• Tristan Angelini

How the COVID-19 pandemic opened the door to solve the homelessness problem in Australia



Affluent nations have been battling such a widespread problem that not only does affect the physical aspect but the emotional and mental as well – homelessness. For years the homelessness problem has become so difficult to crack and seemingly just flat out impossible to solve. The pandemic and homelessness are very much connected. In Melbourne, where it is considered to be the epicenter of the COVID-19 virus, communities were hit pretty hard and homeless people had it much worse.

The state government has supported the homeless since the beginning of the pandemic, which was in March. About 2,000 homeless individuals were able to stay at hotels and temporary accommodation courtesy of the government’s initiative. The project was to get 7,000 homeless off the streets thus, the $150 million funding support for those who need it was allotted.


Housing is a human right – and everyone deserves a decent and stable place to call home. However, there are factors why not everyone gets to afford one. Days leading up to the lockdown, there was a massive emergency operation to get people off the streets, most especially those who have no permanent place to stay. If there is one thing not a lot of people realize until now, is that the homelessness problem has really evolved into something much more problematic. It was only when the lockdown became mandatory that it actually became more clear.


The pandemic has caused so many disruptions and losses in our daily lives, but if we are to look at a silver lining, it’s the fact that for the first time, the government was able to successfully place long-term rough sleepers into permanent accommodation. The COVID-19 pandemic can take credit for somehow proving that the homelessness problem can be solved.


According to a recent study, the number of people that have been placed in more permanent accommodation has had a life-changing experience after being out on the streets for so long. The numbers are incredible. For instance, in New South Wales, every year there are about 200 people who receive accommodation but due to the pandemic, 100 people have been successfully transitioned off the streets since April. People who have been rough sleeping have been offered shelter and so far, it’s impacted the nation for the better.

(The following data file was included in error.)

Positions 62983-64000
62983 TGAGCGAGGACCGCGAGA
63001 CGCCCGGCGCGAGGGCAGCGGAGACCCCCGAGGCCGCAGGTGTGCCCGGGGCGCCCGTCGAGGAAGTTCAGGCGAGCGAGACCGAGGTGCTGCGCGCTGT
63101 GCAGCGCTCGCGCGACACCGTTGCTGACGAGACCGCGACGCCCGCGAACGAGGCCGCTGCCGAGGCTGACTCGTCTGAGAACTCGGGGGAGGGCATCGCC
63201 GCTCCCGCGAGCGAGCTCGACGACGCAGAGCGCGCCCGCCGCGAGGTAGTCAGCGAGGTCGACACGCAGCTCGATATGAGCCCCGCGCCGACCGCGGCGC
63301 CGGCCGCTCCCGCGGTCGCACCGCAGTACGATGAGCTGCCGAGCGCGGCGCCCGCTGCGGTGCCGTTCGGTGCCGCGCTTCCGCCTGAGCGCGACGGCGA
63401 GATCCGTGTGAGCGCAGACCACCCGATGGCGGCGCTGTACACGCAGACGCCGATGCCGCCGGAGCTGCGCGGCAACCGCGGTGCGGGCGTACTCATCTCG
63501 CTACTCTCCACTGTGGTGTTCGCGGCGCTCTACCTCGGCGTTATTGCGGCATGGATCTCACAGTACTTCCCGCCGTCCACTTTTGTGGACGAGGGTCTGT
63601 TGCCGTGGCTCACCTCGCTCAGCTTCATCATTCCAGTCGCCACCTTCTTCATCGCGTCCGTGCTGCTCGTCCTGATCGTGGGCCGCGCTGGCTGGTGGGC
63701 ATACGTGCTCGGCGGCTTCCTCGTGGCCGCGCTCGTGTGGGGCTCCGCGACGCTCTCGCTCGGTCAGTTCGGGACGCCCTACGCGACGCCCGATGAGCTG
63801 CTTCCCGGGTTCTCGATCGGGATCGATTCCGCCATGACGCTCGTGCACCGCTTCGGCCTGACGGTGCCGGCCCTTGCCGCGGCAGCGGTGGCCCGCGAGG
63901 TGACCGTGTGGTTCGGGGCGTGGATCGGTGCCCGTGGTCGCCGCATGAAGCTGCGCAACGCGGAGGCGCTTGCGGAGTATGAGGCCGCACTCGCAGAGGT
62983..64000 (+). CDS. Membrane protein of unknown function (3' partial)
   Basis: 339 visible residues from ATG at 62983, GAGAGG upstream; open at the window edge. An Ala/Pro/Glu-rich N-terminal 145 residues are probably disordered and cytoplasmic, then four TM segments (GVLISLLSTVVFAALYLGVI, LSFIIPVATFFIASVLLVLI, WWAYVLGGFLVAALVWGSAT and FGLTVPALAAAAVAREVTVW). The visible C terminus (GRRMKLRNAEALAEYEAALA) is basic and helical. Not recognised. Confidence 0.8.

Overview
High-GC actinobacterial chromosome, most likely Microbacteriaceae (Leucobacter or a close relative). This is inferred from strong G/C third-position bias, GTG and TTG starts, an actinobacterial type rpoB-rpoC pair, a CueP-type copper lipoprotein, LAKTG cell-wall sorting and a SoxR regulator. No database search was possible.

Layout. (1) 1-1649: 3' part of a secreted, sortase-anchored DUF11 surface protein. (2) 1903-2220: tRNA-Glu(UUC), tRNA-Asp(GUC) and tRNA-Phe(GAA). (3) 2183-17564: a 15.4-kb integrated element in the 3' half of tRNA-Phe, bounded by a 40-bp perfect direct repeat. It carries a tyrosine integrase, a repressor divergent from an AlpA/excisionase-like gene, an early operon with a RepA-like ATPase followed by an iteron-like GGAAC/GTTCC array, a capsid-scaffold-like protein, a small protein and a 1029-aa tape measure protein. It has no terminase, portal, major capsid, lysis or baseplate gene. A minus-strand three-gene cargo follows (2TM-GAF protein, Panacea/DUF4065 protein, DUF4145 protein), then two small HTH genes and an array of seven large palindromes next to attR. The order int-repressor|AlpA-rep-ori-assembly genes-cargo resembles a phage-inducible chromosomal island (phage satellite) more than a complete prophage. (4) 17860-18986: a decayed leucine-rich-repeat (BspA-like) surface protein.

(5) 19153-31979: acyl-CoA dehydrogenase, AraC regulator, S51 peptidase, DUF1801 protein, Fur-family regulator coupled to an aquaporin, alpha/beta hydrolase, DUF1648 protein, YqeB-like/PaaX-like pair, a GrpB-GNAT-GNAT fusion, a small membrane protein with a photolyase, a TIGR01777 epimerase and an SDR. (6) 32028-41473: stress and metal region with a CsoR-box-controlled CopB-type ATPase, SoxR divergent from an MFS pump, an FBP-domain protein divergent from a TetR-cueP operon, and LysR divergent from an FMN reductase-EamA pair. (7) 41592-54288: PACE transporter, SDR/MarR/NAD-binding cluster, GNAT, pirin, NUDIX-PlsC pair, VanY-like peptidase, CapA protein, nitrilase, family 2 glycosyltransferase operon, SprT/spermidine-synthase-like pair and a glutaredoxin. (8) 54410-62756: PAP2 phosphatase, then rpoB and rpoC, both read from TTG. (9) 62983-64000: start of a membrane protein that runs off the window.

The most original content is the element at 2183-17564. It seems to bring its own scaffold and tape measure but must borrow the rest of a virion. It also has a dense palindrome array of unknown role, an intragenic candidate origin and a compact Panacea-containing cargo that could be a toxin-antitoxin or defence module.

But what happens when the pandemic is over?


Now that the regulations are starting to ease out, those who have received support are wondering what’s next for them. The state government has extended the shelter program for homeless Victorians until next April. This measure will surely save so many lives and outreach workers are more than pleased to learn about this news.


While yes, many have been offered shelter, the truth is, there is much more that needs to be done. The number one thing to do is that it needs to be sustained. It may sound easy but fulfilling it is incredibly challenging. Any measures to help those who need shelter are temporary because the pandemic pretty much forced the hand of the authorities to make a move. It is a big problem but the solution is pretty simple – to give people homes.


Associate Professor of Sociology at Monash University, Dr. Steven Roberts says, “The starting point here is that housing is an inalienable human right. The next part of making sure all people have a home is a strong and sustained commitment to affordable, social housing. And bound up with all this is the need for a massive public education campaign. For far too long, people experiencing homelessness have been stigmatised.”


Unfortunately, it had to take a pandemic to make authorities realize that this problem is actually solvable. Private organizations and outreach program workers are joining together to provide aid to the homeless. Xotel, will continue to partner with them to ensure that affordable and safe housing can and will be provided. For more information, check out our Social Media pages.

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